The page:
Introduction to Android 2 application development
Written by Sing Li   
Wednesday, 25 August 2010
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Introduction to Android 2 application development
iProgrammer example
A practical Activity
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Listing 1 shows a very basic Activity - the IProgrammerActivity.

Listing 1.

package info.iProgrammer.android;
import android.app.Activity;
import android.graphics.Color;
import android.os.Bundle;
import android.view.View;
import android.widget.Button;
import android.widget.TextView;
public class IProgrammerActivity
extends Activity {
/** Called when the activity is
first created. */
@Override
public void onCreate(
Bundle savedInstanceState) {
super.onCreate(savedInstanceState);
setContentView(R.layout.main);
final Button button =
(Button) findViewById(R.id.button);
final TextView textBox =
(TextView) findViewById(R.id.text);
button.setOnClickListener(
new View.OnClickListener() {
public void onClick(View v) {
textBox.setTextColor(Color.YELLOW);
textBox.setTextSize(80);
textBox.setText(getString(
R.string.thankyou));
}
});
}
}

In fact, you will become very familiar with Activities similar to the one shown in Listing 1.

It is Android's entry point into your application - whenever Android deems to be ready. It is your responsibility, in coding this Activity, to set up and tell the Android platform everything that your application will need - so that the one in control,  i.e. the Android Platform,  can call you back again or rather your app's custom workings when it needs them.

On an Android device, every application runs within its own restricted Java VM (an Android specific Dalvik VM) in a separate process.

Making Sense of Android Activities

Android learns about the initial Activity of your App through a configuration file that every Android application must have, named AndroidManifest.xml.

Listing 2 shows the AndroidManifest.xml with the XML lines that tell Android about our main hook IProgrammerActivity highlighted.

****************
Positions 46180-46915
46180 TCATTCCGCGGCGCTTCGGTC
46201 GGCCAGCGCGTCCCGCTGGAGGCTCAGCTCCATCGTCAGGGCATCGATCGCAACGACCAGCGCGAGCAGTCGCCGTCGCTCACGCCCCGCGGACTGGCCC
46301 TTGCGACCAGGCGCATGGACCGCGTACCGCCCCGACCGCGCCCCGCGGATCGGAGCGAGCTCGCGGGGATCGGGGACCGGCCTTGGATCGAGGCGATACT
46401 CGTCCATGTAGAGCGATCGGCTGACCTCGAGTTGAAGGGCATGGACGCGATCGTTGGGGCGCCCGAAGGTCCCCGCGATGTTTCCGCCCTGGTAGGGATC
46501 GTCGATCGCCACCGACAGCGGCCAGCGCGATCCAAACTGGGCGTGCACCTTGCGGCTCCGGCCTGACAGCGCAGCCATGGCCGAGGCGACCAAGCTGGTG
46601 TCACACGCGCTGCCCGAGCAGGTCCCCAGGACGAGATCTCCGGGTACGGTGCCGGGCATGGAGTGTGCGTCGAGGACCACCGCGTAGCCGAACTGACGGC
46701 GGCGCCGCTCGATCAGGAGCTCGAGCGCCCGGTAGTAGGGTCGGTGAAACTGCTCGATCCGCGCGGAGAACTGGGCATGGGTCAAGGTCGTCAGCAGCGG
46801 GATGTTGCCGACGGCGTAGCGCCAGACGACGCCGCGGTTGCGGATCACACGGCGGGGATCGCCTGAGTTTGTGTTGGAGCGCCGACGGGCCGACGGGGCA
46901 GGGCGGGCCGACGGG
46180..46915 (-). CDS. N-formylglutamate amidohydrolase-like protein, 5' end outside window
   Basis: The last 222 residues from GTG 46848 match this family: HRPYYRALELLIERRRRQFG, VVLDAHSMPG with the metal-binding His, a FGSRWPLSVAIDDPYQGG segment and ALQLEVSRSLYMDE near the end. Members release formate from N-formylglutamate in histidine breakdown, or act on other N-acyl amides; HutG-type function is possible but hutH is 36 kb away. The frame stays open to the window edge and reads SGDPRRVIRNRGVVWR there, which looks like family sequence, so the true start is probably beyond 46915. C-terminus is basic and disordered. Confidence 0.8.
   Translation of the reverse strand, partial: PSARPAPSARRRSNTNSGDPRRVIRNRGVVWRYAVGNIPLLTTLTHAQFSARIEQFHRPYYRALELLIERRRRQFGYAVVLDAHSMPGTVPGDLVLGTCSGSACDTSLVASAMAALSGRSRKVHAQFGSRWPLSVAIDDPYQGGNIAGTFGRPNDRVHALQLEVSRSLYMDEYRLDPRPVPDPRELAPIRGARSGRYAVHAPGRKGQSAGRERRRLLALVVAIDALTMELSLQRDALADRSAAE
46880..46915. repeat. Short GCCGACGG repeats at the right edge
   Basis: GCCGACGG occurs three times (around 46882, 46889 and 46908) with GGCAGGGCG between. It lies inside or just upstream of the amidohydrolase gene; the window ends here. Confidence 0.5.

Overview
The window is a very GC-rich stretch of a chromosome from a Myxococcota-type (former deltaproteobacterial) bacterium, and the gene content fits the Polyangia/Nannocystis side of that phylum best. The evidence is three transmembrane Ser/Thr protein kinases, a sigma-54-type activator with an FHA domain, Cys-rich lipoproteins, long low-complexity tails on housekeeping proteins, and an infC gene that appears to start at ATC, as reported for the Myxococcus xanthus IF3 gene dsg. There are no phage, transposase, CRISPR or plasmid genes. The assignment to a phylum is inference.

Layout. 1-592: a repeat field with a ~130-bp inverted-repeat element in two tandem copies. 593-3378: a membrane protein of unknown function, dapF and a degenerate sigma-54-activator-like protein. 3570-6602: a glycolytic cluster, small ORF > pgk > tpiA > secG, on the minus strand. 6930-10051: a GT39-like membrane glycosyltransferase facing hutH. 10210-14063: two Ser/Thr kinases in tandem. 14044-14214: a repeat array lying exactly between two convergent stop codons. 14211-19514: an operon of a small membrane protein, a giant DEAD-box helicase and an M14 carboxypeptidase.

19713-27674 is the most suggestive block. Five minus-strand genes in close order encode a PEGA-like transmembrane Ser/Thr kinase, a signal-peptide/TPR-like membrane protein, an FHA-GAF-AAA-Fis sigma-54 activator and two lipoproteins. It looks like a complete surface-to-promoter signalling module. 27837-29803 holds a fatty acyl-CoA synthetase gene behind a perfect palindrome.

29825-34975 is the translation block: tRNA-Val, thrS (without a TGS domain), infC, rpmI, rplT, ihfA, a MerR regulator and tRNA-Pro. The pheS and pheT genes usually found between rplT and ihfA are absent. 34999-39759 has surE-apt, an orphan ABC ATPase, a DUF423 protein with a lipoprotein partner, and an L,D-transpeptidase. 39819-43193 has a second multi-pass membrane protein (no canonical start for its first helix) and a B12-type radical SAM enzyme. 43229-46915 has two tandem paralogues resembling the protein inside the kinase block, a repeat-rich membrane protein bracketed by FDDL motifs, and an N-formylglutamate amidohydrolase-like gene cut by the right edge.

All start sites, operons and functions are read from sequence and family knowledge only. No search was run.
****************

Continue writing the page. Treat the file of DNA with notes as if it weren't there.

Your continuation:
Listing 2

<?xml version="1.0" encoding="utf-8"?> 
<manifest
xmlns:android=
"http://schemas.android.com/
apk/res/android"
package="info.iProgrammer.android"
android:versionCode="1"
android:versionName="1.0">
<application
android:icon="@drawable/icon"
android:label="@string/app_name">
<activity
android:name=".IProgrammerActivity"
android:label="@string/app_name">
<intent-filter>
<action android:name=
"android.intent.action.MAIN" />
<category android:name=
"android.intent.category.LAUNCHER"/>
</intent-filter>
</activity>
</application>
<uses-sdk android:minSdkVersion="7" />
</manifest>

Accessing String Resources in Android Applications

The @string/app_name and @drawable/icon notations within AndroidManifest.xml refers to named resources specified in another XML file. The actual string value for @string/app_name resource is actually located in an XML resource file, res/values/string.xml, see Listing A.

Named resources enable you to write Java code and create configuration files without hard-coding of text strings and other resources - such as a graphical icon for the App. You just specify the string or resource you need via a name, and the platform or the compilation/assembly mechanism will fetch the actual string or resource for you.

By giving up direct control here, some magic can occur. For example, you ask for the string named @string/thankyou, and the platform can detect if your App is running on an English or a Chinese Smart Phone, and then fetch either the English "Thank you!" or the Chinese "谢谢!" string for you. All of a sudden, without recompiling the code, your application can work internationally! Relinquishing control does have its benefits.

Listing A

<?xml version="1.0" encoding="utf-8"?> 
<resources>
<string name="app_name">
i-Programmer
</string>
<string name="voteiprogrammer">
Vote i-Programmer.info
</string>
<string name="thankyou">
Thank you!
</string>
</resources>

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Last Updated ( Sunday, 19 September 2010 )
 
 

   
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